Abstract: The paper aims to assess the main migration effects upon Romania following its accession to the EU, with a special focus on Moldova as Romania’s immediate neighbour and ENP partner state at the EU Eastern border. It relies on key findings drawn from current literature in the field, statistics provided by the Ministry of Interior and Administrative Reform of Romania, and personal interviews of the author with relevant authorities and experts both in Romania and Moldova. The paper surveys the major source areas and countries for irregular migration affecting Romania, the methods and routes used in irregular migration, various aspects of Romania’s visa policy towards Moldova, the main features of the process of regaining Romanian citizenship by Moldovan nationals and the most important characteristics of migration from Moldova to Romania. The paper also introduces a number of recommendations on regulating labour migration, combating irregular migration and organized crime, control procedures at border checkpoints, visa policy, and dissemination of information, whose aim is to help improve the migration policies of Romania, Moldova, and Ukraine as well as their cooperation from a cross-border perspective.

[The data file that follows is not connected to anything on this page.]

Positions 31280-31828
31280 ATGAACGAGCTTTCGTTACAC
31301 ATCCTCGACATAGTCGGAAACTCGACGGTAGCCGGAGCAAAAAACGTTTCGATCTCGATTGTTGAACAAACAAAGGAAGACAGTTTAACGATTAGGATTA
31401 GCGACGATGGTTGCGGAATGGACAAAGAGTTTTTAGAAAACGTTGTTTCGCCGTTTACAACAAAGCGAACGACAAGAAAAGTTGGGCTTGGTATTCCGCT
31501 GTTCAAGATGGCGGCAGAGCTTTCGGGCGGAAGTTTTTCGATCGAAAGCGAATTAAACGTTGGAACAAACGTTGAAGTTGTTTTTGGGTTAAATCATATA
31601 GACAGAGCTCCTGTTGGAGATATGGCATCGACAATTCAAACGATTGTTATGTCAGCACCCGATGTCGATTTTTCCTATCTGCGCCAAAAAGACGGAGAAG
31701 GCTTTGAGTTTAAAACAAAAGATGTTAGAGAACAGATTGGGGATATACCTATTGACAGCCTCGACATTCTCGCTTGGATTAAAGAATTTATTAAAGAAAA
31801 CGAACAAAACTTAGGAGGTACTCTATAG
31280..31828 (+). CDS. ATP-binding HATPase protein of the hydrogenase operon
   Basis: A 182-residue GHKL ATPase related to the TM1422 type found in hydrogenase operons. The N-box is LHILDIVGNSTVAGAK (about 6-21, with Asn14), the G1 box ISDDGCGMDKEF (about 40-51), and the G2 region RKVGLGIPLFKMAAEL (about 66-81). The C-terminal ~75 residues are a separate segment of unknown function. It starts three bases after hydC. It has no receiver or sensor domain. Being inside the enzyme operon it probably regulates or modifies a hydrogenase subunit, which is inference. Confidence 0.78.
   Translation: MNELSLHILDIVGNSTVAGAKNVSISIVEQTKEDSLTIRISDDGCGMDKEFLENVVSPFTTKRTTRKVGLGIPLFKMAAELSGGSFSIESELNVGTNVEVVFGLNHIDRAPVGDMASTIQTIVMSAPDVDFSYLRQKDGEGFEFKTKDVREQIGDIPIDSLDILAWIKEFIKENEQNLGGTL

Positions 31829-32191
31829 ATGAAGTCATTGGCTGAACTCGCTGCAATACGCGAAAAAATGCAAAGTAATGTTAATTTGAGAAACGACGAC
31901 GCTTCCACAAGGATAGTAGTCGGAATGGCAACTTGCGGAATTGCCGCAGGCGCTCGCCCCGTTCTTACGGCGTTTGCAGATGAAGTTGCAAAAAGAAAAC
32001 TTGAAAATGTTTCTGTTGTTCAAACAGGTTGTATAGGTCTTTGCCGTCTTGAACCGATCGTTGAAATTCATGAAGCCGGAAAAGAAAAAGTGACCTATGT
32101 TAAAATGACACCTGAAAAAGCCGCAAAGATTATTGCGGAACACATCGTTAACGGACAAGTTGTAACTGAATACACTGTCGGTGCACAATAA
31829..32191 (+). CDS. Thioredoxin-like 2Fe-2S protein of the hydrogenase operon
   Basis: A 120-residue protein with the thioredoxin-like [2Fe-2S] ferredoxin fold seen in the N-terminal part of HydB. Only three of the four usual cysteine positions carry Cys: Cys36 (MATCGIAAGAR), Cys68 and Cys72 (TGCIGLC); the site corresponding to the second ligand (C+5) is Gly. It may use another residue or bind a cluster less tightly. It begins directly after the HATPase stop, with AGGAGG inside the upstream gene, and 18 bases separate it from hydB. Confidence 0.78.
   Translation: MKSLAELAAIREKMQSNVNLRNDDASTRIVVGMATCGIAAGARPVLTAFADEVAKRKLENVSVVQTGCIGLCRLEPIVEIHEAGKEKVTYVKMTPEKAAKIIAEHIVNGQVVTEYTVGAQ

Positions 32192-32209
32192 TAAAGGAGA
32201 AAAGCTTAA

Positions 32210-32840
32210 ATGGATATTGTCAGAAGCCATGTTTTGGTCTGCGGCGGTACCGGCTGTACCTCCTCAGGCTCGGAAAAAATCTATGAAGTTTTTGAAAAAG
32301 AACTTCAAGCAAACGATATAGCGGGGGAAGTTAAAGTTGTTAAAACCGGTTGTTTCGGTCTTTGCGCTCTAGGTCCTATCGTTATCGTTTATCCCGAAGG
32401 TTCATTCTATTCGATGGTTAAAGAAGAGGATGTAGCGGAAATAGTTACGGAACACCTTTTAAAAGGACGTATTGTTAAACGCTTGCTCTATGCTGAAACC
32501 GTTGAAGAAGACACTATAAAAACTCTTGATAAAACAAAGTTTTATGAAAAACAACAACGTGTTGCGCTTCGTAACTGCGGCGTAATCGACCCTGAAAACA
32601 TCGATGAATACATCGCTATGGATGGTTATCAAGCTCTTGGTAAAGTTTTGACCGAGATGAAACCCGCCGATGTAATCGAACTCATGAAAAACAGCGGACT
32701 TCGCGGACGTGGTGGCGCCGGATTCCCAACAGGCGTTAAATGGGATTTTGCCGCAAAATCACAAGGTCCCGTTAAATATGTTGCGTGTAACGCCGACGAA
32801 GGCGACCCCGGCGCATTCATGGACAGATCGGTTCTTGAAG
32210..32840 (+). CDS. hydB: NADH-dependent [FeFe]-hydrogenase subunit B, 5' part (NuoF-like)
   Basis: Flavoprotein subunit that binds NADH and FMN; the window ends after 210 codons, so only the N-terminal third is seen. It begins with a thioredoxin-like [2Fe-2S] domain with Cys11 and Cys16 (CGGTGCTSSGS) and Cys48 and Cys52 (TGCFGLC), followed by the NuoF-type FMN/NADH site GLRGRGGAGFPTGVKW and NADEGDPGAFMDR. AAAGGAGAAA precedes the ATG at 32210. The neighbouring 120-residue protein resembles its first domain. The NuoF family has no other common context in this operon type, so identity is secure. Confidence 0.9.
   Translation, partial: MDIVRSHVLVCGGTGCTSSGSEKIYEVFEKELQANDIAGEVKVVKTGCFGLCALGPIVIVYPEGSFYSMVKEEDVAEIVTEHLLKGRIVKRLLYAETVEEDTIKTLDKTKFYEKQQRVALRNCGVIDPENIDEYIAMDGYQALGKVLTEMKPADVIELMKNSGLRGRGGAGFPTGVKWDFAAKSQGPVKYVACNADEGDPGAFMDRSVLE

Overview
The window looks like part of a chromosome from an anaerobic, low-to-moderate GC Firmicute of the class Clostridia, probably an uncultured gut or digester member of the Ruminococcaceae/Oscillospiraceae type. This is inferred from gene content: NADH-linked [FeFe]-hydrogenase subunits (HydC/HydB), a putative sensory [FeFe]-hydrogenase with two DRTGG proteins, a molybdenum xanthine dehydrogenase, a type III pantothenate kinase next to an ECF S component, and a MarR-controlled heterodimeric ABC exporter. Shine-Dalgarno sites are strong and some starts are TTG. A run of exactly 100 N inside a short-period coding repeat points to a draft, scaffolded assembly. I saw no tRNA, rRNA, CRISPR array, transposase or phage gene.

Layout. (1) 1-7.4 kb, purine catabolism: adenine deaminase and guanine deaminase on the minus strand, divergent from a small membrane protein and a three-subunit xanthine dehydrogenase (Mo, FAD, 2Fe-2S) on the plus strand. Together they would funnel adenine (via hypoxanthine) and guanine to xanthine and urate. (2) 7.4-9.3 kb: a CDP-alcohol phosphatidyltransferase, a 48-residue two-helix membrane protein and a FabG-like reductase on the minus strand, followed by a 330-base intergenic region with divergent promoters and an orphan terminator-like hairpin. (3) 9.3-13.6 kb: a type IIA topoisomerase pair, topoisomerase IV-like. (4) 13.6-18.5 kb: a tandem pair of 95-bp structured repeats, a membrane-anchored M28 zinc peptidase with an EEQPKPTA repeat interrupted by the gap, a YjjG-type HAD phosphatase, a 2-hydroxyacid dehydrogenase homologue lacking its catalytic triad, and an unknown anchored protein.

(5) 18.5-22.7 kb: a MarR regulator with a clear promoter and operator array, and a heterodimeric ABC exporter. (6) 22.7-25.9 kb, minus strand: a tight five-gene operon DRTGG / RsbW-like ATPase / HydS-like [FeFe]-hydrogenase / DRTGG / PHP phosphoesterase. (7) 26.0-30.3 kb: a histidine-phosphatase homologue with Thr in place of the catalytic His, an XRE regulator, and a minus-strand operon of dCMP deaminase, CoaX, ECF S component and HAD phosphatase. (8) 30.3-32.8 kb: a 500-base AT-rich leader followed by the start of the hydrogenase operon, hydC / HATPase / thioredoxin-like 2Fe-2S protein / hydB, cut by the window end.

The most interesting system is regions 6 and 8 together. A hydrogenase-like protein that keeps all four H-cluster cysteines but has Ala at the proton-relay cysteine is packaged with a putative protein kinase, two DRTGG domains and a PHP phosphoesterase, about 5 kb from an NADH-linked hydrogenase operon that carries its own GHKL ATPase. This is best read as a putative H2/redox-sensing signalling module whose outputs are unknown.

”THE ACCESSION OF EU TO THE EUROPEAN CONVENTION OF HUMAN RIGHTS” - TECHNICAL ASPECTS
OANA-MARIUCA PETRESCU
Challenges of the Knowledge Society , 2011,
Abstract: “The continues changing of the European Communities [presently European Union, as resulted from the amendments brought in the last 16 years, and especially via the Treaty of Lisbon] has determinate the changing of the judicial system. The accession of the EU to the Convention will complete the EU system of protecting fundamental rights. The Declaration of Berlin on the occasion of the fiftieth anniversary of the signature of the Treaties of Rome, as it was signed on 25th of March 2007 by all 27 members of European Union, is providing among others the principles and values based on respect of fundamental rights, common traditions of the member states, as well as promoting the variety of languages, cultures and regions within the EU. European Union stresses out again its intention to protect the freedoms of citizens and their civil rights by all possible means, including in front of the courts. The reassessment, via the Treaty of Lisbon, of the role of European Charter of Fundamental Rights and the accession to European Convention of Human Rights highlight the importance that each of them have separately, but as a whole in a complex legal system of the protection of human rights”.